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Sunday, 10 April 2016

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The rise of Kadadora


Re-emerged Buddha statue and ruined shrine room of Kadadora Sri Priyabimbaramaya

Submerged in the Kotmale reservoir, this historic village and its various temples have surfaced for the first time in 35 years:

Story and pictures by Mahil Wijesinghe

Drop in water levels at the many reservoirs courtesy El Nino weather conditions had me making tracks to the Kotmale reservoir for a glimpse of the Kadadora Sri Priyabimbaramaya Vihara, one of the ancient temples that went underwater when the Kotmale reservoir came into being.

The diminishing water levels meant the Vihara was visible in all its ruined glory for the first time in 35 years.

No wonder the reservoir has become a tourist magnet, with large groups thronging to reservoir bed several to pay homage to the spectacular Buddha statues of the KadadoraVihara.

Kotmale Valley

The journey was exciting because of the anticipation. Driving along the Nawalapitiya-Harangala road, I marvelled at the mountain range giving shelter to the Kotmale Valley as I passed Hapugasthalawa. The Kotmale Oya was reduced to less than a trickle in various places, and as I traversed along Harangala, could see the pinnacle cast of a Chaitya... a few years on the Kotmale dam emerged, and all too soon I had arrived at the Kotmale reservoir.

According to historical notes, Kotmale in the 2nd Century BC was the place where young Dutugamunu, the heroic King to-be, lived among the peasants. Kotmale belonged to Malaya Rata.

The village of Kadadora is believed to be one of the four entrances alongside, Watadora, Niyangandora and Galdora, to and from the Ruhuna Kingdom to the Maya Kingdom.


The enchanting Mahaweli Maha Seya (Chaitya)


The picturesque dried up Kotmale reservoir seen from KadadoraVihara


Ruins of a Bodhigaraya (Bo-tree enshrine) at Kadadora temple

As such, historical records state that Prince Dutugamunu entered the Malaya Rata from Kadadora, which also happened to be the place where he hid his royal sword upon entrance.

During the years spent in Kotmale, it is said Prince Dutugamunu engaged in farming in Masswela and legend has it that he had a love affair with a village maiden named Ran Menika, whose father was a village headman of Urupalassa, where Prince Dutugamunu had hid. At present, this location is known as Kotagepitiya. Furthermore, it is said that hiding in Kotmale, young Prince Dutugamunu had acquired weapons for his planned military campaign against the Chole King, Elara.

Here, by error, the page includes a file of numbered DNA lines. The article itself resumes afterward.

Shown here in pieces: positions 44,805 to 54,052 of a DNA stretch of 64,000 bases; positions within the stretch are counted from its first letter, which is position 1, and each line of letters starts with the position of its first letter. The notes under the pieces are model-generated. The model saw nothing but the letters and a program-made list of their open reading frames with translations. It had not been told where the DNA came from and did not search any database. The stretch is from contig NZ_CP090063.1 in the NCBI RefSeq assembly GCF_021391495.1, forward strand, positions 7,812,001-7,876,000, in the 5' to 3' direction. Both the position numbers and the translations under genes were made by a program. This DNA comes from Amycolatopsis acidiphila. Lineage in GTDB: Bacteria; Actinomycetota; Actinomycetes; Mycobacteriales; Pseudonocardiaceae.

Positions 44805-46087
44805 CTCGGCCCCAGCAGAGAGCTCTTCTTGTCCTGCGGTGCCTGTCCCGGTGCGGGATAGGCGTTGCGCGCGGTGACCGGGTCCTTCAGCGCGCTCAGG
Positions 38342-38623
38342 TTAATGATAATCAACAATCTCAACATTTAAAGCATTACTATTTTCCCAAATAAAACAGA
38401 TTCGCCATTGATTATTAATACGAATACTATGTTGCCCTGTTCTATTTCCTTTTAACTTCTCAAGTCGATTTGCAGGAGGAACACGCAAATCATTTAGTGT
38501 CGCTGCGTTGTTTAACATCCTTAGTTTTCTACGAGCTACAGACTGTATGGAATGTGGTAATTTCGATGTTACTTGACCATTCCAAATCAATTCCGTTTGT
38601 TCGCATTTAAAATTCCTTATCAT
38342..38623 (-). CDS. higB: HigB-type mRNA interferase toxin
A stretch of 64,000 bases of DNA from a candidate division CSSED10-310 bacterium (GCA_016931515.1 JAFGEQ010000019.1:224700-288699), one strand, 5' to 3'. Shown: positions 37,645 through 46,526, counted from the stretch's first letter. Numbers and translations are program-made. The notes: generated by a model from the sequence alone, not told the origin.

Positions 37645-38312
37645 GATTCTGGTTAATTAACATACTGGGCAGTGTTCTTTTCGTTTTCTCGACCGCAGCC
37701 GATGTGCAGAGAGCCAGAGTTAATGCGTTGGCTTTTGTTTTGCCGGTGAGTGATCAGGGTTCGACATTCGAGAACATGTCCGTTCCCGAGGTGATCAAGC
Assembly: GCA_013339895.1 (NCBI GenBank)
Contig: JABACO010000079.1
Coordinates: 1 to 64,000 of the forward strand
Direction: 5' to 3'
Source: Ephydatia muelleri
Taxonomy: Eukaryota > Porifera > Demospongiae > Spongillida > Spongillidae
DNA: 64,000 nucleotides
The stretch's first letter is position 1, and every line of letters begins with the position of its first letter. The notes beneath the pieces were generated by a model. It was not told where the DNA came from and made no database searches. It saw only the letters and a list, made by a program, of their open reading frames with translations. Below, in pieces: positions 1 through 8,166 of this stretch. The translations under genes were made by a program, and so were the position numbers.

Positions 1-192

Seven Ratas

During the Kandyan period, Kotmale became one of the seven Ratas of the Kandyan Kingdom. It came under the Gampola Kings during the Gampola Period in the 14th century.

In 1977, the UNP led government decided to accelerate Mahaweli Ganga development program, damming five major reservoirs. The Kotmale project was one of the five major projects proposed under the Accelerated Mahaweli Development program. The basic element of the project was a dam at an elevation of 2,100 feet above the sea level on the Kotmale Oya, which is the main tributary of the Mahaweli Ganga.

Spread across a land area of 2,270 ha, the Kotmale reservoir, which embraces lands from both Kandy and Nuwara Eliya Districts, is nestled between Tispane and the Kadadora hills. The dam site was located at the historic Kadadora. This resulted in the displacement of 3,300 families from their ancestral homeland and the submerging of the Kotmale valley, after the dam was constructed. The picturesque Kotmale reservoir was impounded in November 1984.

However, 57 villages and about 54 ancient temples, among others are said to have gone under water when the reservoir was built. While many of these temples do not exist at present, some of them still do, even though fully submerged.

Bittersweet reminder

Among these, the ruins of the Kadadora Sri Priyabimbaramaya are spectacular, especially the sculptured statues of the Buddha and other deities. However, they are a rare sight and can be only viewed according to the whims of the weather gods.

These ruins, which lie nestled under the water for more than 30 years, are a nostalgic reminder of the past life of Kadadora village in Kotmale valley. They make rare reappearances during severe droughts in what is a bittersweet reminder of how the people are suffering.

Mahaweli Maha Seya

These rare situations also provide bittersweet opportunities for some of the villagers whose homes went under water to give birth to the Kotmale reservoir, to revisit the past and reminisce about the days gone by.

The temples completely submerged by the reservoir are Sri Priyabimbaramaya-Kadadora, Sri Subaddraramaya-Thispane, Devale-Morape, Bodirukkaramaya-Othalawa and Pattini Devale andGangaramaya-Medagoda.

On the right bank of the Kotmale dam at Kadadora, facing the reservoir, a massive Mahaweli Maha Seya (Chaitya) has been built to symbolise the religious aspirations of the people whose Viharas and Devales were lost forever due to the Kotmale project. Rising to a height of 247 feet from the ground and having a 238 feet diameter, this Chaitya stands as a monument to the people of Kotmale.

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